Studies in Global Crises: Weapons of Mass Destruction and Nonproliferation

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A weapon of mass destruction (WMD) is a weapon that can kill large numbers of humans and/or cause great damage to man-made structures, natural structures, or the biosphere in general. The term is often used to cover several weapon types, including nuclear, biological, chemical and radiological weapons. Additional terms used in a military context include atomic, biological, and chemical warfare and chemical, biological, radiological, and nuclear warfare.

The phrase was predominantly used in reference to nuclear weapons during the Cold War; following the collapse of the Soviet Union and increasing tensions between the Middle East and the Western powers, the term broadened to its modern, more inclusive definition. It entered widespread usage in relation to the U.S.-led 2003 invasion of Iraq.

The Threat of Weapons of Mass Destruction assembles research studies that analyze the weapons, efforts to control, and proliferation. Theses studies, reports, and analyses were conducted by governmental agencies, and private organizations under contract with the Federal government. They represent the most rigorous and authoritative research on global efforts to halt proliferation and reduce the threat.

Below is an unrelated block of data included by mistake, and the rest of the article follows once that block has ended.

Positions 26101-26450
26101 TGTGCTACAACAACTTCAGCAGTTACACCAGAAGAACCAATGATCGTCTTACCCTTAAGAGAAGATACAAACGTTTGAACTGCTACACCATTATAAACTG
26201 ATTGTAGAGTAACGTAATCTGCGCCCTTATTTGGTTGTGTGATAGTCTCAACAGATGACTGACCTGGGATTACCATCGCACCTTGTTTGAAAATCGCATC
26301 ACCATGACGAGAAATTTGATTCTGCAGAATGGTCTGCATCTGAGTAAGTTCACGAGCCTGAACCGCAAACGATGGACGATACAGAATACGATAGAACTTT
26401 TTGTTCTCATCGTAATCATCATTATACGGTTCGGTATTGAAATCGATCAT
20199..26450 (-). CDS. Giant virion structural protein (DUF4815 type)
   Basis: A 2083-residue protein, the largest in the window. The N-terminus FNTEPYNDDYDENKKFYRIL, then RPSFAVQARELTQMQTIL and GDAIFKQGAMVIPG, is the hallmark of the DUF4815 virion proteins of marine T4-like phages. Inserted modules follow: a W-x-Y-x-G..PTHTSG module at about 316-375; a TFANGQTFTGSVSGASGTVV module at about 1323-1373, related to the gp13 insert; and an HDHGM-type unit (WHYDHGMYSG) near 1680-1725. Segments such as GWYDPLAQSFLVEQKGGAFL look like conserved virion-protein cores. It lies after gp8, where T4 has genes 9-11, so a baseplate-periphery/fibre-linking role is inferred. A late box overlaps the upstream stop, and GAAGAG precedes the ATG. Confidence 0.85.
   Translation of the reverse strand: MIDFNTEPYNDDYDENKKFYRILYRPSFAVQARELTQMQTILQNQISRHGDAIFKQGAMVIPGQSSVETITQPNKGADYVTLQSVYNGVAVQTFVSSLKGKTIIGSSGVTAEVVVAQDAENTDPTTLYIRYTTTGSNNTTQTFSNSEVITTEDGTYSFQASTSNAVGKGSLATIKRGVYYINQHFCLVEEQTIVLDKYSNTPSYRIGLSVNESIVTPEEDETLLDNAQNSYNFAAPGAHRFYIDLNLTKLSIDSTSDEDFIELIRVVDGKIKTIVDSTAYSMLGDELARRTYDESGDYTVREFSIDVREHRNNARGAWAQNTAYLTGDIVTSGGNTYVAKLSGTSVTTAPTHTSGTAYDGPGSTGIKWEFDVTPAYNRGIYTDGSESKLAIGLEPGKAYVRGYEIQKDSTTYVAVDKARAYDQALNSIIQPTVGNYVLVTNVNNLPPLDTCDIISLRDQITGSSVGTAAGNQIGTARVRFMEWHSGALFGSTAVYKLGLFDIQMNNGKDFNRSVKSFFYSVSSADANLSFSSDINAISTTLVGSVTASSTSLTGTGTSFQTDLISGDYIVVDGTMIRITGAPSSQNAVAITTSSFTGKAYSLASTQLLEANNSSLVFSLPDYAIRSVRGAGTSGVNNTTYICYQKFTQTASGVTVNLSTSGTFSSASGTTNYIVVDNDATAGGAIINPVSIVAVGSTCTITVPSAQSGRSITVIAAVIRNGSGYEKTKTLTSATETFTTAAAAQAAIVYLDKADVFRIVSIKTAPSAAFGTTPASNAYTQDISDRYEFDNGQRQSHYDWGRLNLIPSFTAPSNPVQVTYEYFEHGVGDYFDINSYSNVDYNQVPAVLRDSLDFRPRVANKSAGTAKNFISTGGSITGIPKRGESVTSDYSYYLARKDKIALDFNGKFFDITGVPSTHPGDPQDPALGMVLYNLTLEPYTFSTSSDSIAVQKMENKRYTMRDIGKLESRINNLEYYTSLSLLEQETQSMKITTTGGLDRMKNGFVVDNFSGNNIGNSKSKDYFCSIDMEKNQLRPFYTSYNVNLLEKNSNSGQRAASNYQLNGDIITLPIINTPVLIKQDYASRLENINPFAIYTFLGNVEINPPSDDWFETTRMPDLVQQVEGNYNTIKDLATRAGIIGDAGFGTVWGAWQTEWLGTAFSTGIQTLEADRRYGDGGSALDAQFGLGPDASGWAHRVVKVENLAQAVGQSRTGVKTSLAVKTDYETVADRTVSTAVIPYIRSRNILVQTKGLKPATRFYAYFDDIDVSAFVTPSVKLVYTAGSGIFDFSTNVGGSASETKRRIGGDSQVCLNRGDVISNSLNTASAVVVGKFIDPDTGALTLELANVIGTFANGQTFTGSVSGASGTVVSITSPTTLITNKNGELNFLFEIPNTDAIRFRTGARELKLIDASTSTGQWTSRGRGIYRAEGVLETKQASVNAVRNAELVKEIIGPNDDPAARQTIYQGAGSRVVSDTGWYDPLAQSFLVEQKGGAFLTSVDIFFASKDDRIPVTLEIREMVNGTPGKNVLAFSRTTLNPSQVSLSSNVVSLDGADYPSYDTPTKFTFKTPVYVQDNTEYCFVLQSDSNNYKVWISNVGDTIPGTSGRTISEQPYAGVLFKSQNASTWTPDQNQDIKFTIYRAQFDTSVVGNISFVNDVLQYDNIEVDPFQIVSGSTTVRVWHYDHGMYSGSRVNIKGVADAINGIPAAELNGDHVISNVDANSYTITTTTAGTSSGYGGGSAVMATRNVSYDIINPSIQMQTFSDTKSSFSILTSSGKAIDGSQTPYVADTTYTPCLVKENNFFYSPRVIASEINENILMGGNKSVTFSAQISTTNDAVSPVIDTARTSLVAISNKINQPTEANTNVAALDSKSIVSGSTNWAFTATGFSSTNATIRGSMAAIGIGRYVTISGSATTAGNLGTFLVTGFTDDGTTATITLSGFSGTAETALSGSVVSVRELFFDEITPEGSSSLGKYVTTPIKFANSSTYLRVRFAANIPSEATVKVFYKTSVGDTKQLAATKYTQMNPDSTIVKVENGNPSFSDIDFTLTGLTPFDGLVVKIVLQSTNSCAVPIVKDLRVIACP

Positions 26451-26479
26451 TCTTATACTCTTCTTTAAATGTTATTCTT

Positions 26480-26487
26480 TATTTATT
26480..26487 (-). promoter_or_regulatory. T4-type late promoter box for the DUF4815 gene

The documents in this collection are diverse in scope and emphasis. They dissect specific weapons, explore efforts to control proliferation, illuminate the psychology of WMD terrorism, trace the origins and development of international efforts to reduce WMDs, and address the formidable problem of developing feasible counter-measures and polices.

The value of these materials is both immediate and historical. They provide up-to-date information on the global risk and efforts to control WMDs, while documenting their perception and threat over more than three decades. These seminal studies are important now and will remain of value in the future.

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